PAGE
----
Brazil 2014 hoped to make the 1950 World Cup final a thing of the past. Instead it created a new bad memory of a nightmarish 7-1 loss to Germany in Tuesday’s semifinal.
“We tried to do what we could, we did what we thought was our best and we lost to a great team who ended the match with four goals scored in extraordinary manner. I’d ask the people to excuse us for this mistake. I’m sorry we couldn’t get to the final. This is a loss. A catastrophic, terrible loss. The worst loss by a Brazilian national team ever, yes. But we have to learn to deal with that. Who is responsible? Who is responsible for picking the team? I am. It’s me. So the catastrophic result can be shared by the whole group, and my players will tell you we will share our responsibilities, but who decided the tactics? I did. So the person responsible is me. I did what I thought was best. This was only our third defeat in 28 matches, even if it was a terrible defeat. Naturally, if I were to think of my life as a player, as a coach, as a teacher, this was the worst day of my life. But life goes on.”
-Luiz Felipe Scolari,
coach of Brazil’s 2014 World Cup team
It was to be another proving point for Brazil. They made it to the semifinals. It was a long three weeks. The team known as the Seleciao had moments of glory like their opening 3-1 win over Croatia and 4-1 win over Cameroon. However they have shown their vulnerability with a 0-0 draw against Mexico and a 1-1 draw against Chile where they advanced by winning the penalty kicks. Their previous game, the quarterfinal against Colombia, was another win for them: 2-1.
However despite the win, there was concern as Thiago Silva, their top defender, was given a yellow card penalty which would prevent him from playing in the semifinal. Not to mention the sudden back injury to Neymar Jr. There was talk. Will Brazil win? Can they compensate from their sudden losses? There were many that were doubtful and predicted the win to go to Germany. There were some that were optimistic like Ronaldo and coach Luiz Felipe Scolari. They still felt like Brazil had very good chances.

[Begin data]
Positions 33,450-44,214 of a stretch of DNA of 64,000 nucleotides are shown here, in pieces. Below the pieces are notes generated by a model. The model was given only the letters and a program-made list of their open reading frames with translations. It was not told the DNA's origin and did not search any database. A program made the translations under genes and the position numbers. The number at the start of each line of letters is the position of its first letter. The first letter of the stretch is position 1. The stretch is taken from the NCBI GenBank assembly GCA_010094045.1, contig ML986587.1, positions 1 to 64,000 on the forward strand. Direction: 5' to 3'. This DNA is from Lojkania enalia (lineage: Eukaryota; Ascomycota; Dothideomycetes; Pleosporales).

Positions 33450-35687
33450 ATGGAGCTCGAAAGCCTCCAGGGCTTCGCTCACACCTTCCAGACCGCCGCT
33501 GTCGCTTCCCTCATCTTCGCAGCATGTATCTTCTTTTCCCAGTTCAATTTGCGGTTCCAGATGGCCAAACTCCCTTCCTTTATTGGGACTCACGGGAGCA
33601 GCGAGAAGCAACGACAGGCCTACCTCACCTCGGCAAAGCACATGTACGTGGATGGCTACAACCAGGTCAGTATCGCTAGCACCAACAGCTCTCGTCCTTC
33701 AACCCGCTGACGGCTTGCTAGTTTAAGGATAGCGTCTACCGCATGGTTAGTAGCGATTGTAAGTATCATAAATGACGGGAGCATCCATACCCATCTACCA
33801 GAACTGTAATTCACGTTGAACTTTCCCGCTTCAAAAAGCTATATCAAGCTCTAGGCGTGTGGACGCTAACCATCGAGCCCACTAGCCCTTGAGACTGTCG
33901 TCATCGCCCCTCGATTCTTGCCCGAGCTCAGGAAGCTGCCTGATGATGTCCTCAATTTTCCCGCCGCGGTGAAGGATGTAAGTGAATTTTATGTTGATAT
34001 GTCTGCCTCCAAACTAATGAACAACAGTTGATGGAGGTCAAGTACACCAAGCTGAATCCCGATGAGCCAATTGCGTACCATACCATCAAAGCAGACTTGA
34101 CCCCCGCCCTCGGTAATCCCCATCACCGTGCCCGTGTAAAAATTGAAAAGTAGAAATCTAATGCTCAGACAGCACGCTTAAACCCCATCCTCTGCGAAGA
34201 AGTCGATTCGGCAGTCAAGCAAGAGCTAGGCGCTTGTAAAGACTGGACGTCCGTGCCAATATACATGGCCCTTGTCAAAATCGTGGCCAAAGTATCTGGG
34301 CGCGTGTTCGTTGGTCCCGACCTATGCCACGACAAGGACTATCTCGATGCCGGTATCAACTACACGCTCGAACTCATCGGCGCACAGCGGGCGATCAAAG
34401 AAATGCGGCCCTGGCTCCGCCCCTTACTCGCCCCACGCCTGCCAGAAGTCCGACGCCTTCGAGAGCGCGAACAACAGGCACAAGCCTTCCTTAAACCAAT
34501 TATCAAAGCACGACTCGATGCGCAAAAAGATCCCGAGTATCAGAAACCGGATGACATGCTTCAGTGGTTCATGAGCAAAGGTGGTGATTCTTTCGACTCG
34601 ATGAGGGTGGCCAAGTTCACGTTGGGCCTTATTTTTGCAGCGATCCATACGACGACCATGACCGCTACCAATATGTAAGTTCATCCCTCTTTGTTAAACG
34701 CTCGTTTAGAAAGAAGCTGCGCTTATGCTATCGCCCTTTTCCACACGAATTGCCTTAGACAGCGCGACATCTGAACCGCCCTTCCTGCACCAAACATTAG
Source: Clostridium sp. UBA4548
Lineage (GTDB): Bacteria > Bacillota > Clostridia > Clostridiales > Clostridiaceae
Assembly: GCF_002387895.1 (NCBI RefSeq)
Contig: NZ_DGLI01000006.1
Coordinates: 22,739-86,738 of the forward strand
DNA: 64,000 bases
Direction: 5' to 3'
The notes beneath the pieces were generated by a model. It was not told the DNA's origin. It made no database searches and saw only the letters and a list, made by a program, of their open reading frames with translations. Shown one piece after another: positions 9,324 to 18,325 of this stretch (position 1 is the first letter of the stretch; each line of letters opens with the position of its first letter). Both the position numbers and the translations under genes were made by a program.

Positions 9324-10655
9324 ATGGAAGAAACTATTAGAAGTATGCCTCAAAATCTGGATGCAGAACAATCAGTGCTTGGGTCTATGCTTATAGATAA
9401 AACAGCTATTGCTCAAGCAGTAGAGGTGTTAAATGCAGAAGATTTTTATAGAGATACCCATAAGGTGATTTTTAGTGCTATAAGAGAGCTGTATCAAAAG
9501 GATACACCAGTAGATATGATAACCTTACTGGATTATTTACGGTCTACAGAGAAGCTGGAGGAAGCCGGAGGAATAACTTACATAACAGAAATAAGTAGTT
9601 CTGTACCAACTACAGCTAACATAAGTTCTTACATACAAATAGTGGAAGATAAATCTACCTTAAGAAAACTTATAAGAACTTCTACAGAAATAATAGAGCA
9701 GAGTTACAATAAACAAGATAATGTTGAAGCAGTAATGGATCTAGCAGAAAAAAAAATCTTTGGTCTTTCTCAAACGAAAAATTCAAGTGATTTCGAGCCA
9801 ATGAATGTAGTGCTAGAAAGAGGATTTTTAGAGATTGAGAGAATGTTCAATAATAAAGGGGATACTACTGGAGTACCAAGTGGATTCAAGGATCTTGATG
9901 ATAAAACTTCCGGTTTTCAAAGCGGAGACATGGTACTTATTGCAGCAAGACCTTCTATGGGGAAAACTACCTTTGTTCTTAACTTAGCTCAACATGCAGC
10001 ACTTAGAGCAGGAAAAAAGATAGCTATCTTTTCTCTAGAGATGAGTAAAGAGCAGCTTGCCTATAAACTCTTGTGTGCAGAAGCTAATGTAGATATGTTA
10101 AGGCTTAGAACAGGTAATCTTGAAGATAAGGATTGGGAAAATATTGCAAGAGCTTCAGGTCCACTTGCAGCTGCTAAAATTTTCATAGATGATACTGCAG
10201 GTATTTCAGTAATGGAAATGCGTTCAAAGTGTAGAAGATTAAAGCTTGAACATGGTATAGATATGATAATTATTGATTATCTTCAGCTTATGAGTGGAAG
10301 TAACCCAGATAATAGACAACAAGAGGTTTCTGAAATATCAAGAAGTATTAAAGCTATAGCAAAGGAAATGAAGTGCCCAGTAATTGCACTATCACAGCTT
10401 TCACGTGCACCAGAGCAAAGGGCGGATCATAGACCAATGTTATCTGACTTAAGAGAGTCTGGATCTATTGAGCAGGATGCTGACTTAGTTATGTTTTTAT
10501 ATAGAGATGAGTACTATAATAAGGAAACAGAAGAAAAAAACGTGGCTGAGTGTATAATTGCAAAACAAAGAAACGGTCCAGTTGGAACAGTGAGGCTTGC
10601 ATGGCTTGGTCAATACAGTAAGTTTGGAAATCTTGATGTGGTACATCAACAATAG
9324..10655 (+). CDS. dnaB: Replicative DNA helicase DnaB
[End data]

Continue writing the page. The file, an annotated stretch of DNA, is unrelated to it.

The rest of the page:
So the stage was set. Brazil was to play their semifinal against Germany at the Mineirao in Belo Horizonte. Just ten days earlier, they played Chile in their Round of 16 match in that same stadium. Just five days earlier, an underpass in Belo Horizonte specially created as part of a highway upgrade for the World Cup collapsed killing two and injuring 23.
The game began as expected with the two teams being led onto the field by Brazilian schoolchildren. The national anthems were played with the whole stadium engulfed in singing Hino Nacional Brasileiro. The team also gave a special tribute to Neymar who was still being treated for his fractured vertebrae.
Images of Brazil’s heartbreak: (from top) young woman, young boy, and a distraught David Luiz.
Then the kickoff happened. Play went as it normally did with Brazil having much control of the ball with the occasional steal from Germany. Then in the 11th minute, Germany had a chance to score via a corner kick from Toni Kroos. Thomas Mueller gave a header into the Brazilian net. Germany drew first blood 1-0. The opposing team drawing first was something Brazil was familiar with and has won matches before with that start. Then in the 23rd minute, and attempt at a goal was sent by Germany and Brazilian goalkeeper Julio Cesar tried to stop it, only to have it bounce off him and be in a clear path for Miroslav Klose to score the second goal of the match and a World Cup record 16th goal of his career. Ironically the old record holder Ronaldo was in the stand watching.
It was obvious something was wrong and the crowd was already silent but what would soon come would be like a nightmare to the Brazilian’s eyes. Just as things were about to settle again, the ball was immediately stolen by Germany and Toni Kroos scored another goal one minute after Klose. Then two minutes later, another goal from Kroos! And both from one-touch shots. Everyone from Germans to broken-hearted Brazilians were stunned. Then just as the game looked like it would settle down soon, along came Sami Khedira in the 29th minute and scored goal #5. No doubt it was all over by then. It would take a major miracle for Brazil to win this game. Fifteen minutes would pass with the ball being shifted possession to Brazil and then to Germany. You could tell by the look on their face and the errors the Brazilians were causing that the team was panicking. Then the half-time whistle blew. It was obvious Brazil was going to lose. Heartbroken fans were already leaving the stadium.